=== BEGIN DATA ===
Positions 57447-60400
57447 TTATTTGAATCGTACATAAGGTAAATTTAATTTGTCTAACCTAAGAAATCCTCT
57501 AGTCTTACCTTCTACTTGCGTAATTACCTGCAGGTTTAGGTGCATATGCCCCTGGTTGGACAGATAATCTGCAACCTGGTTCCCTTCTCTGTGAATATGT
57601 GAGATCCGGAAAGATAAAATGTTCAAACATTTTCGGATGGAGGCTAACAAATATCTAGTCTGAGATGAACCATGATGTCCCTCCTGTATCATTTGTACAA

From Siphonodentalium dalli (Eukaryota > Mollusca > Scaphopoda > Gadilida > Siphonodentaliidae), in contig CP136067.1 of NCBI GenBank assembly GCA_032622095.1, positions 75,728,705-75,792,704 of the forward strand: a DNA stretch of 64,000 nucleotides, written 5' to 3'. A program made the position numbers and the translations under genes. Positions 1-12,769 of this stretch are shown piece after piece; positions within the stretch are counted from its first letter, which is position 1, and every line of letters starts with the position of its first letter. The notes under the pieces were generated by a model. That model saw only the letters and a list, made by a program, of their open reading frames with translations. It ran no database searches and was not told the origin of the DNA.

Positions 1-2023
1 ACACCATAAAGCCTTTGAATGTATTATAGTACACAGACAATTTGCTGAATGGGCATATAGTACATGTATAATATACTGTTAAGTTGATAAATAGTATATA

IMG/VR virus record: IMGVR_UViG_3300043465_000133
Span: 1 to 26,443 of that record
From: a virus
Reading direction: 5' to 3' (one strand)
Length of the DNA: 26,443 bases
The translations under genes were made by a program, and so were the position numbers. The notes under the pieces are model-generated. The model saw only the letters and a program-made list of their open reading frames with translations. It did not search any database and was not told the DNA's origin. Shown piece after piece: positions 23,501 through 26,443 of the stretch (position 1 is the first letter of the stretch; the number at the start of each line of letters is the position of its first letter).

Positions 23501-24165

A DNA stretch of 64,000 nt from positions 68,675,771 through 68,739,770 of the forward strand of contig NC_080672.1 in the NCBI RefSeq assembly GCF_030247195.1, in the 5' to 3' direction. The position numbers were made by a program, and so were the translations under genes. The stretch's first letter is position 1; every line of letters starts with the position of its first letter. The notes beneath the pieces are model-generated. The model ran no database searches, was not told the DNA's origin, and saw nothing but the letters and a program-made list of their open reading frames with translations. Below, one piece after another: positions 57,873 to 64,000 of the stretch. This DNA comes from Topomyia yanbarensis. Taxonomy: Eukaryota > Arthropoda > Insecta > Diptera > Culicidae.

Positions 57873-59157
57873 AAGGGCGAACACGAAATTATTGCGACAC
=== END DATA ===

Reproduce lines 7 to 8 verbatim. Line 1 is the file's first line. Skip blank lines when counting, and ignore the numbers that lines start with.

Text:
1 ACACCATAAAGCCTTTGAATGTATTATAGTACACAGACAATTTGCTGAATGGGCATATAGTACATGTATAATATACTGTTAAGTTGATAAATAGTATATA

IMG/VR virus record: IMGVR_UViG_3300043465_000133